TIOBE Index July: Programming language R climbs up the rankings

The July 2020 edition of the TIOBE Index reveals an interesting climb in the popularity of programming language R.

R is a statistical language which notably crashed out of the top 20 in TIOBE’s Index for the first time in three years in May.

"A possible reason for this is that statistical programming is finding its way from university to industry nowadays, and Python is more accepted by the industry," TIOBE mulled in May.

R has made a remarkable recovery to...

TIOBE Index: Rust enters the top 20 for the first time, C extends its lead

The June 2020 edition of the TIOBE Index provides its usual fascinating insights into the popularity of programming languages.

For those not yet accustomed to the TIOBE Index – a forewarning that it attempts to measure how popular various languages are; rather than how “loved” they are, or their performance.

That said, StackOverflow recently surveyed its developer community and found the almost decade-old language Rust to be "the most loved programming language"...

Research: Interest in COBOL surges like it’s the 60s

Research from job site Indeed has shown a surge in interest for the COBOL programming language.

COBOL (Common Business Oriented Language) was first created in 1959 and usage of the language has dwindled over years. Today, you'll only really find the language used by businesses for sexy things like processing forms and payments systems.

Indeed's research shows a large uptick in the number of people seeking COBOL jobs on its website. The careers site noted this increase...

Study: Demand for AR/VR devs surges, Go is the most in-demand language

Careers website Hired has posted its latest annual “State of Software Engineers” report which highlights some fascinating industry trends.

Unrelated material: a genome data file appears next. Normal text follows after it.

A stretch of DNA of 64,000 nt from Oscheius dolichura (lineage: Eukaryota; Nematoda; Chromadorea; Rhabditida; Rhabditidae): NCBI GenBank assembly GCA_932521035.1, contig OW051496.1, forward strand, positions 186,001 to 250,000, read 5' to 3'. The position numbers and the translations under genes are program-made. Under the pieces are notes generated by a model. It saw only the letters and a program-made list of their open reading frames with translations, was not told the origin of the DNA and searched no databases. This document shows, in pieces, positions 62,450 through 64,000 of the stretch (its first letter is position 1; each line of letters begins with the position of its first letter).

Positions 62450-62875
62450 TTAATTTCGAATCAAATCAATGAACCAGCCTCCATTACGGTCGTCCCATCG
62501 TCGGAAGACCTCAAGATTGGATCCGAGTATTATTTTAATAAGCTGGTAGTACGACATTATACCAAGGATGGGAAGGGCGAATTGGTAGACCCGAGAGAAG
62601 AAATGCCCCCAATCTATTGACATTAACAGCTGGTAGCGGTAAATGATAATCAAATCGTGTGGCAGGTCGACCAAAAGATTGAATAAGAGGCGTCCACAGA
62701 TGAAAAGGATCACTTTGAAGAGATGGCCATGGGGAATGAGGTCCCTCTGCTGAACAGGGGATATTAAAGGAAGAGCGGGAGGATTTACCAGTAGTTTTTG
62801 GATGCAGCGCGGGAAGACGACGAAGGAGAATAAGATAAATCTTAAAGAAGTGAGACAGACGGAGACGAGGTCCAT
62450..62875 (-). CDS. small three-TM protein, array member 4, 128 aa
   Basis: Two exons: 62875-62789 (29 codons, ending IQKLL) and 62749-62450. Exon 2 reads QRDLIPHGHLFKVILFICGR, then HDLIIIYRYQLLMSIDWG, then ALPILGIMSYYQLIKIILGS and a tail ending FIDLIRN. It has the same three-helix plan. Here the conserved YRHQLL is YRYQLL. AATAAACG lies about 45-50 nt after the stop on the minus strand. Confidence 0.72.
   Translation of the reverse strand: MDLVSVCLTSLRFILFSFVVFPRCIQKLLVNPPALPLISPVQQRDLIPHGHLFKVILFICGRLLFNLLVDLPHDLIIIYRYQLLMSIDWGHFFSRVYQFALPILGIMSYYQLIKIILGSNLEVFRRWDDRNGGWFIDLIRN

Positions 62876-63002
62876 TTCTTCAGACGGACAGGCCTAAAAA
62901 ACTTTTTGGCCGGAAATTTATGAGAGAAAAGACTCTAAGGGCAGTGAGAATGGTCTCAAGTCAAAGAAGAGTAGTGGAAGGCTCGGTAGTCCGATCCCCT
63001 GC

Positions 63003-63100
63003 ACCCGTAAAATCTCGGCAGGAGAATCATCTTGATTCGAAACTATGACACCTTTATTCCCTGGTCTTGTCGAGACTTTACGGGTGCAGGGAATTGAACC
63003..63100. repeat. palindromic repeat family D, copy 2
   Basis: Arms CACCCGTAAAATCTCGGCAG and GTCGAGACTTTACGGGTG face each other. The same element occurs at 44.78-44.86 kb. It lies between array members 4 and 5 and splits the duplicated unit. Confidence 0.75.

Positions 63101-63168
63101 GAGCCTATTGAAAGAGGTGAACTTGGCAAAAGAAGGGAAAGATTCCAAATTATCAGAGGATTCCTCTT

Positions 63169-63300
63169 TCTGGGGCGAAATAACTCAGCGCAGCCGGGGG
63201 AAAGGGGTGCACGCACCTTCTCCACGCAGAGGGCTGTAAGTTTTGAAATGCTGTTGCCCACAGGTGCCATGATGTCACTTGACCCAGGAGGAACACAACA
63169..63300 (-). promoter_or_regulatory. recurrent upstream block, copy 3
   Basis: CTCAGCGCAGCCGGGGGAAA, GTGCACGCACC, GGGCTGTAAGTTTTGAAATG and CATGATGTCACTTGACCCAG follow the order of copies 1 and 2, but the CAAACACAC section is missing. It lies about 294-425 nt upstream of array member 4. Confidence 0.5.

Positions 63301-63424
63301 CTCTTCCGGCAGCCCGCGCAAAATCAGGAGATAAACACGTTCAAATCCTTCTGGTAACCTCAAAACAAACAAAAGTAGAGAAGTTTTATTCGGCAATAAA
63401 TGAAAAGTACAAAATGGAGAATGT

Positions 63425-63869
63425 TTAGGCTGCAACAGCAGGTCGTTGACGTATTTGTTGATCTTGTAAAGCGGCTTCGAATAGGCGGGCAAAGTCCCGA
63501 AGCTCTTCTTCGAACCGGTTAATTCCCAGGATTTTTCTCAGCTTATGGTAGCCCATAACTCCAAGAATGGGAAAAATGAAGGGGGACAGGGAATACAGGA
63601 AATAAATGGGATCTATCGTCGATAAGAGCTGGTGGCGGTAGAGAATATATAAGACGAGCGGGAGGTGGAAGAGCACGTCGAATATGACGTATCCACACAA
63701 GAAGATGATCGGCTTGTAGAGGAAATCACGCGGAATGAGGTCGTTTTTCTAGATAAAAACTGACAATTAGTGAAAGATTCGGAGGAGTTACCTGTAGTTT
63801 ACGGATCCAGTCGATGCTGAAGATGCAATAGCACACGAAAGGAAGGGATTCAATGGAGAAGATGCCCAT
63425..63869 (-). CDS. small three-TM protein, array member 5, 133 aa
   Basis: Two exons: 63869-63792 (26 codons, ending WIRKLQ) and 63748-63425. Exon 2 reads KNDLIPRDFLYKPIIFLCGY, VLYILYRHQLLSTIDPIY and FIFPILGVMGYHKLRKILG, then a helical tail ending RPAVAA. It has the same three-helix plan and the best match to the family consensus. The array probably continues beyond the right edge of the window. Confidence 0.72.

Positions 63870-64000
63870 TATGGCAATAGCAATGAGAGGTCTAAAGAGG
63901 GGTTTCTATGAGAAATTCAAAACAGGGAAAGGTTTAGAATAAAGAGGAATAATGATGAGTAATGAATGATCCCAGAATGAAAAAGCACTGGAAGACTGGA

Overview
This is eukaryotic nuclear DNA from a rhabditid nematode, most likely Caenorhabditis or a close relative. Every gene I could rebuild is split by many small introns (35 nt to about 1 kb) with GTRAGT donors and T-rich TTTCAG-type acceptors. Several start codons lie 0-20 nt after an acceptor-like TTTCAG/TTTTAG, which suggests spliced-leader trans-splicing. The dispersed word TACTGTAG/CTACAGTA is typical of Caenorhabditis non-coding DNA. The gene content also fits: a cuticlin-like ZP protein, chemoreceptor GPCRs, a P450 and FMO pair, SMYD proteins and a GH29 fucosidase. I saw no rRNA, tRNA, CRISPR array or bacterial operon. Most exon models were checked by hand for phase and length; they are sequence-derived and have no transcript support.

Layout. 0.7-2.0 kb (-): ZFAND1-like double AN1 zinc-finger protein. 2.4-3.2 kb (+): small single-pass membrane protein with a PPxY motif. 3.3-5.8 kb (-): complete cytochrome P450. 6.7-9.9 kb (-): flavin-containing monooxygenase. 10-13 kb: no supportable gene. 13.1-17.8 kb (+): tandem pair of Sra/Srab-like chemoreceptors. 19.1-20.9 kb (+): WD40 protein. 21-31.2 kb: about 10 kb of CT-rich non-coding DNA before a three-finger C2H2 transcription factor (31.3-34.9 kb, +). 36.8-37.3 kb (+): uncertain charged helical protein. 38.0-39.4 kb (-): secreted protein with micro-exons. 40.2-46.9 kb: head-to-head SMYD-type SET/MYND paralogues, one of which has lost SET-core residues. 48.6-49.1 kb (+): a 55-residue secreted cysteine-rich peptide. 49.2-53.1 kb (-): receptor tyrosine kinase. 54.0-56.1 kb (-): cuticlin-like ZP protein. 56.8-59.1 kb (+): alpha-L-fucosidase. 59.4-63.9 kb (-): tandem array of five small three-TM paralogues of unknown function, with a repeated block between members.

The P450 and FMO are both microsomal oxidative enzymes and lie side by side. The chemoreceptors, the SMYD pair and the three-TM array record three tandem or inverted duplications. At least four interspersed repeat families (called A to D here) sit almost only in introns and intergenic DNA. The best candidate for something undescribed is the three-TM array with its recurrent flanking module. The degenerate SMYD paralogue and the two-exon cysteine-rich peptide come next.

The most notable statistic in this year's report is an 1400 percent surge in demand for AR/VR talent. Given the release of acclaimed headsets like the Oculus Quest, and the anticipated release of a PSVR 2 later this year, it's perhaps unsurprising to see demand growing so rapidly.

Salaries for AR/VR jobs range from...

Golang project structures for independent teams: A better way to go

Working in small and independent teams can be tricky for engineers. In my experience as an engineer at Curve, a fast growth scale-up in the fintech sector, I’ve often found that different teams tend to use completely different approaches. This can make moving teams and cross-team communications a challenge. 

At Curve, we use Golang (or Go for short) for programming. Go is an open-source...

HackerRank developer skills report: Go remains most desired language, JavaScript best known

A survey report released by HackerRank has found that developers find JavaScript the most-known language, Go most-wanted to learn, and full-stack development skills the most desired in the job market.

The 2020 HackerRank Developer Skills Report noted that JavaScript retained its status as the most widely-known programming language, alongside Java, C, and Python.

Analysis shows the 16 most in-demand programming skills

A new analysis highlights the most in-demand programming skills looked for by employers as we begin the new decade.

Nick Kolakowski, a writer for Dice Insights, analysed data from Burning Glass – an analytics software company providing real-time data on job trends – and found that most job postings in the past 30 days wanted SQL skills.

Here’s the full breakdown of desired programming skills by job postings in the past 30 days:

SQL...

Microsoft teaches Visual Studio Code a few new Java tricks

Microsoft has taught Visual Studio Code a few new tricks to help Java developers as we ease into the next decade.

The main feature is a new Call Hierarchy view. By right-clicking a function and navigating to Peek Call Hierarchy, a developer can see a full list of incoming and outgoing calls (it's possible to filter just either, if you so desire.)

Another welcome addition is Data Breakpoints. This feature allows breakpoints to be set if a variable...

State of JavaScript survey: Svelte and Nuxt good, Angular and Cordova bad

The latest survey data assessing the JavaScript ecosystem is in, with a heady mix of winners and losers – but a continuing stream of innovation in features and libraries.

The 2019 State of JavaScript study, published at the end of last month, saw more than 21,000 respondents – albeit more than 91% were male – with two thirds (64%) having between two and 10 years’ experience with...